Counter-Terrorism: Iran Renews An Ancient Obsession

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January 21, 2016: The undeclared war between Saudi Arabia and Iran seemed to get hot on January 2nd when Saudi Arabia executed 47 people, including a prominent Shia cleric. That one death generated anti-Saudi demonstrations in Iran and an attack on the Saudi embassy. This led the Saudis to break diplomatic relations with Iran. This was yet another skirmish in a conflict that actually began in 1979 when Shia clerics gained control of Iran and made it clear that Shia Iran should lead all of Islam, not Saudi Arabia. Iran also began talking about how the Saudis were not fit to manage the Moslem holy places in Mecca. If you step back a bit you can see how all this is yet another round in the 1,200 year old war between Shia and Sunni Islam. This round is being fought in Iraq, Syria, and Lebanon.

This round of the ancient succession dispute (over who should rule the entire Islamic world) heated up quickly in the 1980s, when Sunni Iraqi dictator Saddam Hussein saw an opportunity while Iran was in chaos as the Shia clergy there overthrew the monarchy and began reorganizing Iranian society. To outsiders this was a messy revolution and Saddam thought he could seize several major Iranian oil fields just across the border. So Saddam invaded. That land grab failed and turned into a decade of war that caused over two million casualties and put the Shia clergy firmly in control of the Iranian government (which was supposed to become a democracy after the monarchy fell).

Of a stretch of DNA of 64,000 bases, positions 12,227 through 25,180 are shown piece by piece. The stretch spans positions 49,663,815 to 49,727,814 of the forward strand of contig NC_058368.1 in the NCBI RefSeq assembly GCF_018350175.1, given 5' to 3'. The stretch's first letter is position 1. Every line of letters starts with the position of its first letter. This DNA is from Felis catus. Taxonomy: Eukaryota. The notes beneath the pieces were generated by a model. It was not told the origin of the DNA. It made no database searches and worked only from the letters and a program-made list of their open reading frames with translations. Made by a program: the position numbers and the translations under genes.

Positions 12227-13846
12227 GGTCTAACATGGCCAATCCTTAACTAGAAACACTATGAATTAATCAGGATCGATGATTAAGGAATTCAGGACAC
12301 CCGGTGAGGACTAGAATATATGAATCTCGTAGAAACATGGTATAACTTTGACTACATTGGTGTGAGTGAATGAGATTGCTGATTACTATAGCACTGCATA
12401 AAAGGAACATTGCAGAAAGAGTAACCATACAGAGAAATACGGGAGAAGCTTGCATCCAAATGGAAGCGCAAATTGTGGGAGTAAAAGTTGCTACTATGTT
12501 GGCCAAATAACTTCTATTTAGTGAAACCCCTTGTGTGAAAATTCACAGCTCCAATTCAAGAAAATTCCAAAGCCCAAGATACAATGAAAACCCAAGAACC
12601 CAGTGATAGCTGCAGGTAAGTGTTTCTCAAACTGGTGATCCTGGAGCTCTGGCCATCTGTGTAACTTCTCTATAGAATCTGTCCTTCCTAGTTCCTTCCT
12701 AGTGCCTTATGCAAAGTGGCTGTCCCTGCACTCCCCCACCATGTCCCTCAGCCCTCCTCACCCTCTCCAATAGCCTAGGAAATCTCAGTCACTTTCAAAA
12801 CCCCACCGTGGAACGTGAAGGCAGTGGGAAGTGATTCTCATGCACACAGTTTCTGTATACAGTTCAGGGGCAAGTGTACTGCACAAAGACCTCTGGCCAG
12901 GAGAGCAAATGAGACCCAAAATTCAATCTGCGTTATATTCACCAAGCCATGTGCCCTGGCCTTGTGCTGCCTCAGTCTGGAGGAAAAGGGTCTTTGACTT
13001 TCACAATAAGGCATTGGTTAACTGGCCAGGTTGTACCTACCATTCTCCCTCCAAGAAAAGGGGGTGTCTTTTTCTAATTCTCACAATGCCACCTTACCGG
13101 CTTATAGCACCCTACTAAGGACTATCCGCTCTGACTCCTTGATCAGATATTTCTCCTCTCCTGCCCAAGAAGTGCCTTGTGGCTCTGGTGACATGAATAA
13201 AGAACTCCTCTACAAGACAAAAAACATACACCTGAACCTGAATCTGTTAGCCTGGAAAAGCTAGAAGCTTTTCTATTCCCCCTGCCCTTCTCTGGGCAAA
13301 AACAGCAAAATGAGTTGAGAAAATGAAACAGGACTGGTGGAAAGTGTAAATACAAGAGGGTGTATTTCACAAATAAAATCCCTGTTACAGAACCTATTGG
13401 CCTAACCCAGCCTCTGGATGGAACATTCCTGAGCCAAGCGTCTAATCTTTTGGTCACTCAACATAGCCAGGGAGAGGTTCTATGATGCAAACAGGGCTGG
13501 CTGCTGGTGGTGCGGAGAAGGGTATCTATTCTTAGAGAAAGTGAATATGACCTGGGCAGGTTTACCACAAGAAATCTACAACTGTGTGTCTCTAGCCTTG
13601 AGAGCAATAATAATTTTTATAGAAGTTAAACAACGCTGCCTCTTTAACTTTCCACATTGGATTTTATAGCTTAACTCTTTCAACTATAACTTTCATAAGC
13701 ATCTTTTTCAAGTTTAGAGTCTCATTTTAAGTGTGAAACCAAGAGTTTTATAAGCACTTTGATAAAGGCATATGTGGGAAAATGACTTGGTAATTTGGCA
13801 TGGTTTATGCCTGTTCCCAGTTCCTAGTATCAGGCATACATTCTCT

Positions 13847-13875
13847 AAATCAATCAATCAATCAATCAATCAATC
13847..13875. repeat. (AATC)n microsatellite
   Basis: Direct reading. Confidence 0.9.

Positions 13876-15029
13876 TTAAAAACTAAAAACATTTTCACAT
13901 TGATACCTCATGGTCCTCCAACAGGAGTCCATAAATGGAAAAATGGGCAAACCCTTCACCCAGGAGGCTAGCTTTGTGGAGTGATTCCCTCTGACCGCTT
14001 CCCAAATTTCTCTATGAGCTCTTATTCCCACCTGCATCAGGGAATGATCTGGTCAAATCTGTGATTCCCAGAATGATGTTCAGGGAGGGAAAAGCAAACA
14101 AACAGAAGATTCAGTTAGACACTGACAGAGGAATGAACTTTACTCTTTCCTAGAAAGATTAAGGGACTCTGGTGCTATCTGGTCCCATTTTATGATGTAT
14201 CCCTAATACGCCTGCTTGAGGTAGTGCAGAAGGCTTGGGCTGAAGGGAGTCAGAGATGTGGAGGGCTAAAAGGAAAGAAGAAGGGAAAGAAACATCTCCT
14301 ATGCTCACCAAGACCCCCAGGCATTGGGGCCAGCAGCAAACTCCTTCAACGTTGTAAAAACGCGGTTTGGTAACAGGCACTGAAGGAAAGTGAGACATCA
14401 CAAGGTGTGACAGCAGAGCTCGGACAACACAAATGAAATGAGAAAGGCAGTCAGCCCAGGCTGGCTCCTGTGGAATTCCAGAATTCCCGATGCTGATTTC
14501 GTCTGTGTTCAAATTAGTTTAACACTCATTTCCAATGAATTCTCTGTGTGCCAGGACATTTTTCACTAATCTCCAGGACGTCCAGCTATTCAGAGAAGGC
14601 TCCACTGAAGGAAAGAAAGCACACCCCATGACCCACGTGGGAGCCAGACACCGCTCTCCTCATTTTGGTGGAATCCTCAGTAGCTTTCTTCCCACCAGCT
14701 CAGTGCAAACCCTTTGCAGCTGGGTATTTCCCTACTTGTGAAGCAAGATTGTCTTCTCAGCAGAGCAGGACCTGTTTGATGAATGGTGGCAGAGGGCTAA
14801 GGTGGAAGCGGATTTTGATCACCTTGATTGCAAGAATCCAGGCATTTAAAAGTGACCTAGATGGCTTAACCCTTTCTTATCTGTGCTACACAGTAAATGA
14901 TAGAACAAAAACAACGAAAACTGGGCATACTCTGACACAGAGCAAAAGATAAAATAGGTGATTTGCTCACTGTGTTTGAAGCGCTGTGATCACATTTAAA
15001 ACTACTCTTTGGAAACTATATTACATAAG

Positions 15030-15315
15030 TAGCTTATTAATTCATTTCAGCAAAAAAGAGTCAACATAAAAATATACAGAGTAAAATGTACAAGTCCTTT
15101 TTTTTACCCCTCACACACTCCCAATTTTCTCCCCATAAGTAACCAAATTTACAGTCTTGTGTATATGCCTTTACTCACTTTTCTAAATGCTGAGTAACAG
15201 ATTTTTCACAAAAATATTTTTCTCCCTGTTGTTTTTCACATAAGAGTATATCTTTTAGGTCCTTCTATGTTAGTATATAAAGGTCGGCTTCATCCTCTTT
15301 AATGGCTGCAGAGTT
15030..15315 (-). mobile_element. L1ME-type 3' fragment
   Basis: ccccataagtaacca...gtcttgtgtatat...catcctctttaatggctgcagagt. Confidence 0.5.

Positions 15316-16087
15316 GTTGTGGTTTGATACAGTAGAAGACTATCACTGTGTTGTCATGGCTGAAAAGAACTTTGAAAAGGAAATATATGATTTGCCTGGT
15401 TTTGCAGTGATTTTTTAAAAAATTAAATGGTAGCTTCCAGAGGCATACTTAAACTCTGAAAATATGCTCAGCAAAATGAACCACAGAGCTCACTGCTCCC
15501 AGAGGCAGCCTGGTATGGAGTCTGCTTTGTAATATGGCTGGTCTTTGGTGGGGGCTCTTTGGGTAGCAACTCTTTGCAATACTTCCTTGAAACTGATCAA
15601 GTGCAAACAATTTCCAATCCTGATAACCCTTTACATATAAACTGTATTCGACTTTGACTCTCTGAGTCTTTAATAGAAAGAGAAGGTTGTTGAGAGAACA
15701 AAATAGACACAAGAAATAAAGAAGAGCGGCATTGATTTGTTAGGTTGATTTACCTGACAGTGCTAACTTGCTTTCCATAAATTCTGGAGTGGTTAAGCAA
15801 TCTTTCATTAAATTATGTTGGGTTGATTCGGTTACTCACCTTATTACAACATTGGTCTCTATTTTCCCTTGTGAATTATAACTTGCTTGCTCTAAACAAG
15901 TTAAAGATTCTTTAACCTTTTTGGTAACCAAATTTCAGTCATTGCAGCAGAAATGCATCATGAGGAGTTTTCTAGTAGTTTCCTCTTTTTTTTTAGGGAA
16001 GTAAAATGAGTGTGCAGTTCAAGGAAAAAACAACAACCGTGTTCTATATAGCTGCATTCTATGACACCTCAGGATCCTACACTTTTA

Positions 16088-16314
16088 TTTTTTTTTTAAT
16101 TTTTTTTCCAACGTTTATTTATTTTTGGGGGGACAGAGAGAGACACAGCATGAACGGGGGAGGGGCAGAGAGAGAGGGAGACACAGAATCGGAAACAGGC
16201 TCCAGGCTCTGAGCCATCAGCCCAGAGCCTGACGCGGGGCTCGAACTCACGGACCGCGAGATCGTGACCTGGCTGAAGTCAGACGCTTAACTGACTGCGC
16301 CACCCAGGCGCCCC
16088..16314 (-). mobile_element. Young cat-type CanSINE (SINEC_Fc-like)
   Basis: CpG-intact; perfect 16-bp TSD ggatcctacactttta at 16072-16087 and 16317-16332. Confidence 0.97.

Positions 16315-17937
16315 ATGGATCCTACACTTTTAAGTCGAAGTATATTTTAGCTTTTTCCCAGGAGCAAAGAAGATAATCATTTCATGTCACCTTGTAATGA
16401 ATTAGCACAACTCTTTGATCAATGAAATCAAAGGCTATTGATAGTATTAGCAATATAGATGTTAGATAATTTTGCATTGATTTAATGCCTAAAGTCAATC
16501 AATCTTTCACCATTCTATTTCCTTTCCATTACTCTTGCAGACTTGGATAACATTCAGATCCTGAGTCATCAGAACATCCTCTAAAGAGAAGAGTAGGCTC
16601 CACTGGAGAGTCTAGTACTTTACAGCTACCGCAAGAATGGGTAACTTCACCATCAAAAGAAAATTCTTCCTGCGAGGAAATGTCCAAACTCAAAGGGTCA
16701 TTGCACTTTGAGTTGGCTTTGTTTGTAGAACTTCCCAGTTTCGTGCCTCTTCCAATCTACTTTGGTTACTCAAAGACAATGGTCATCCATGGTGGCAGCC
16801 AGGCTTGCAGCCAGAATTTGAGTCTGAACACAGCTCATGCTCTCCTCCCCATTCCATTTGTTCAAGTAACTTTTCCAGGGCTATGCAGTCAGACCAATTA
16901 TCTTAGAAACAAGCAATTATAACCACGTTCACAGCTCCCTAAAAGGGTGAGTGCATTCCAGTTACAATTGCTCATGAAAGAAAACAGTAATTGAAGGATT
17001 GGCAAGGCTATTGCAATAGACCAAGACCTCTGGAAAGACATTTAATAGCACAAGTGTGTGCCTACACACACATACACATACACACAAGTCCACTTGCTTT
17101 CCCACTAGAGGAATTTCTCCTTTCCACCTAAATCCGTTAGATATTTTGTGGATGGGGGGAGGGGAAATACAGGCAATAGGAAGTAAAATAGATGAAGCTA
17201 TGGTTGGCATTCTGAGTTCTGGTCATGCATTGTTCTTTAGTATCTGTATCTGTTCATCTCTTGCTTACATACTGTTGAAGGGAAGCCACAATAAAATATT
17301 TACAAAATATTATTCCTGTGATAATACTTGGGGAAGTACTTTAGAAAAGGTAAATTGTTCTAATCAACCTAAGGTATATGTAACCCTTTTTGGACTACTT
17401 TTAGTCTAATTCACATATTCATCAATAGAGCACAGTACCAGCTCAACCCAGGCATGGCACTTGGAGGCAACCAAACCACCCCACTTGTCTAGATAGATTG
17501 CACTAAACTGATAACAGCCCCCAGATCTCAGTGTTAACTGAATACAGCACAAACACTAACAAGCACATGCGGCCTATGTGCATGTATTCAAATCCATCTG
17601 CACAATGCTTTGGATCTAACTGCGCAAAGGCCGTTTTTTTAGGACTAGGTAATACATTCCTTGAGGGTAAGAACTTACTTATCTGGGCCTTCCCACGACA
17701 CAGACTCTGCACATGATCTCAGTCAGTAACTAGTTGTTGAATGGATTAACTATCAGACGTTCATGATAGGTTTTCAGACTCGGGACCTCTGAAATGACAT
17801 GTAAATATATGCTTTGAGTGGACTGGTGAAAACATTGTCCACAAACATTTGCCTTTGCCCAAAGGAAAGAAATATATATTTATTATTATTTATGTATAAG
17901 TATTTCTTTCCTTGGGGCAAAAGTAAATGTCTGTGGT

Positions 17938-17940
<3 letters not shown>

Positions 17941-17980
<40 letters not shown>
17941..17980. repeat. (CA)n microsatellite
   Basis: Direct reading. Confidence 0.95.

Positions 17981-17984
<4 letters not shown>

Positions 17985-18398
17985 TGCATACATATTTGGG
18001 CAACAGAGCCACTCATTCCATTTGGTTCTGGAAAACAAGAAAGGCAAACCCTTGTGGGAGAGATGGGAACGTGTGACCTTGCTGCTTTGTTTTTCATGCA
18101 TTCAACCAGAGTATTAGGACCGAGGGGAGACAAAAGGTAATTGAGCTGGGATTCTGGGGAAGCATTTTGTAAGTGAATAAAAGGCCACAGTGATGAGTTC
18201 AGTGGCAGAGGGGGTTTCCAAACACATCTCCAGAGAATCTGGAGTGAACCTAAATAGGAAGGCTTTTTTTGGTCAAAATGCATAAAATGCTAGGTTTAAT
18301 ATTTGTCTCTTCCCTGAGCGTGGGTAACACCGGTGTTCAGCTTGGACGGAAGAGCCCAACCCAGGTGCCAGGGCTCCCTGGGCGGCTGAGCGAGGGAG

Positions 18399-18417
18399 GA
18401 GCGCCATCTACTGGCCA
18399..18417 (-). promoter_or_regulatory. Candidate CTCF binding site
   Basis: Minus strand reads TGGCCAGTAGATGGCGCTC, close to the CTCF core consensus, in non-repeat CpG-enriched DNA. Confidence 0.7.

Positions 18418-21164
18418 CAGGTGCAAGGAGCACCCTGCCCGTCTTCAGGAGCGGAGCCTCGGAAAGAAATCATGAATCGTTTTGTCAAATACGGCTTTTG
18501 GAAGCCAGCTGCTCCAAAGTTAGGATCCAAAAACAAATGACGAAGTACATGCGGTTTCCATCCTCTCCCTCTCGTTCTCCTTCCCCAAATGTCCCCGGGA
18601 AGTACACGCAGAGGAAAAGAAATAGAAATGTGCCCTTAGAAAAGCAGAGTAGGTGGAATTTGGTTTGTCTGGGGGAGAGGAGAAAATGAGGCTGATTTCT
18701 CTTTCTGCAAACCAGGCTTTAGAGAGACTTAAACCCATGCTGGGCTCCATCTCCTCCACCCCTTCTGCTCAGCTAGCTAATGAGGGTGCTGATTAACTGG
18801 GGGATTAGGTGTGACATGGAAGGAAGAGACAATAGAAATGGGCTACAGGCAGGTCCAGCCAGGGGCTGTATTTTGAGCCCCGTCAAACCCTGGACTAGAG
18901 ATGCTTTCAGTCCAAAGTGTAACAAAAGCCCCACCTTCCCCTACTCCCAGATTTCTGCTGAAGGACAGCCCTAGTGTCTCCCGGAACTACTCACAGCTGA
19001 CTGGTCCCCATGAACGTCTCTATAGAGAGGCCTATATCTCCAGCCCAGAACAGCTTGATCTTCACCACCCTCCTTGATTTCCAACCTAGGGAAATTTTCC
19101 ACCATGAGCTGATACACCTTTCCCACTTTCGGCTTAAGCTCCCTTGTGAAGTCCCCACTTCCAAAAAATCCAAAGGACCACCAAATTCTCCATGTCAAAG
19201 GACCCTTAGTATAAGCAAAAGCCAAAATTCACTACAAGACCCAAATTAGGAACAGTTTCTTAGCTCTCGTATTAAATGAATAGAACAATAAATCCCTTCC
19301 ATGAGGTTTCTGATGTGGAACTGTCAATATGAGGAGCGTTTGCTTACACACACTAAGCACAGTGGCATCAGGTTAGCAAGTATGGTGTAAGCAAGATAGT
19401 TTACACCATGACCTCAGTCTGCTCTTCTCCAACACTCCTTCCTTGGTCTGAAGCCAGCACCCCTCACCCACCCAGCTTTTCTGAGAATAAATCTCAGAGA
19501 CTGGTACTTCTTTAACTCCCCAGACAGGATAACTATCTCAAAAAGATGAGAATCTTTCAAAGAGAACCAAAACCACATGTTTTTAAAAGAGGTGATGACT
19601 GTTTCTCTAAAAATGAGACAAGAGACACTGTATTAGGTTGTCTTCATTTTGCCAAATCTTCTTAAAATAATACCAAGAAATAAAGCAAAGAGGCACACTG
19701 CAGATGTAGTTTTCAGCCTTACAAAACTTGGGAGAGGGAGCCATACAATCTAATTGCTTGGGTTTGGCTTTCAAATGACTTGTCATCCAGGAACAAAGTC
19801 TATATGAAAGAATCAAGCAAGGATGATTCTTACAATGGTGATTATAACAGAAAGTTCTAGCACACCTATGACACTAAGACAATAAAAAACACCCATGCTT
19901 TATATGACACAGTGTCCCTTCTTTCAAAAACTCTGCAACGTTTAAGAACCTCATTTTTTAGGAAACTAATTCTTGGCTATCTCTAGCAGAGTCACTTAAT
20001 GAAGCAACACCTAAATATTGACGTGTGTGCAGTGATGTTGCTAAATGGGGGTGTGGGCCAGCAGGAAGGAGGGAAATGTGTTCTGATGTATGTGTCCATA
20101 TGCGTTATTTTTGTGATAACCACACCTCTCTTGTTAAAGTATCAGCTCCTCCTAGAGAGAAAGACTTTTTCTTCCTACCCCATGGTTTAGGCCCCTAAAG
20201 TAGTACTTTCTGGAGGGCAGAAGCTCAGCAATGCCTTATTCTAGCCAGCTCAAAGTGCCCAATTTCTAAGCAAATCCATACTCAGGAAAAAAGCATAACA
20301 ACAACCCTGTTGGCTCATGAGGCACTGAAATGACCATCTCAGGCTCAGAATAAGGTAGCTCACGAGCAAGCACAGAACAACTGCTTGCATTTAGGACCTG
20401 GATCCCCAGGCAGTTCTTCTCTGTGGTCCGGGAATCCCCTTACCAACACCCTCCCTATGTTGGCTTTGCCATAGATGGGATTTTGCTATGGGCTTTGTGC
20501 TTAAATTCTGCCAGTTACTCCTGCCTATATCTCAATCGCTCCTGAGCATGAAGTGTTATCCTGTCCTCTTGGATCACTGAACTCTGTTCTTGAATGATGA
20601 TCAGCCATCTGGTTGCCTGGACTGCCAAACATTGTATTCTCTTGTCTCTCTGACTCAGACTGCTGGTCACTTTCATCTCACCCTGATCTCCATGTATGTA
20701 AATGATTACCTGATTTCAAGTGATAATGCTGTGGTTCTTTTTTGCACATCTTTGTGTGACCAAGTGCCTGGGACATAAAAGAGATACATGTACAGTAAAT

Once firmly in power the Iranian clerics saw this as an opportunity to cut the Sunni (80 percent of Moslems are Sunni and Saudi Arabia is sort of their leader) down to size. The Saudis had long feared this and that was why they supported keeping the Sunni minority in power in Iraq. That led the wealthy Sunni nations like Saudi Arabia and Kuwait to finance Iraq as it struggled to deal with the Iranian counterattack in the early 1980s. Iran tried to strike back at Saudi Arabia by encouraging Shia attending the annual Hajj pilgrimage in Mecca to cause trouble. In 1987 the Saudis cracked down hard and 275 Iranian pilgrims died (along with 125 others, mainly Saudi police). That led to mobs attacking the Saudi embassy in Iran, which left one Saudi diplomat dead. Iran and Saudi Arabia broke diplomatic relations for a while. A year later Iran accepted a stalemate and a ceasefire in Iraq. Iran wanted revenge and began organizing terrorist attacks against Saudi Arabia.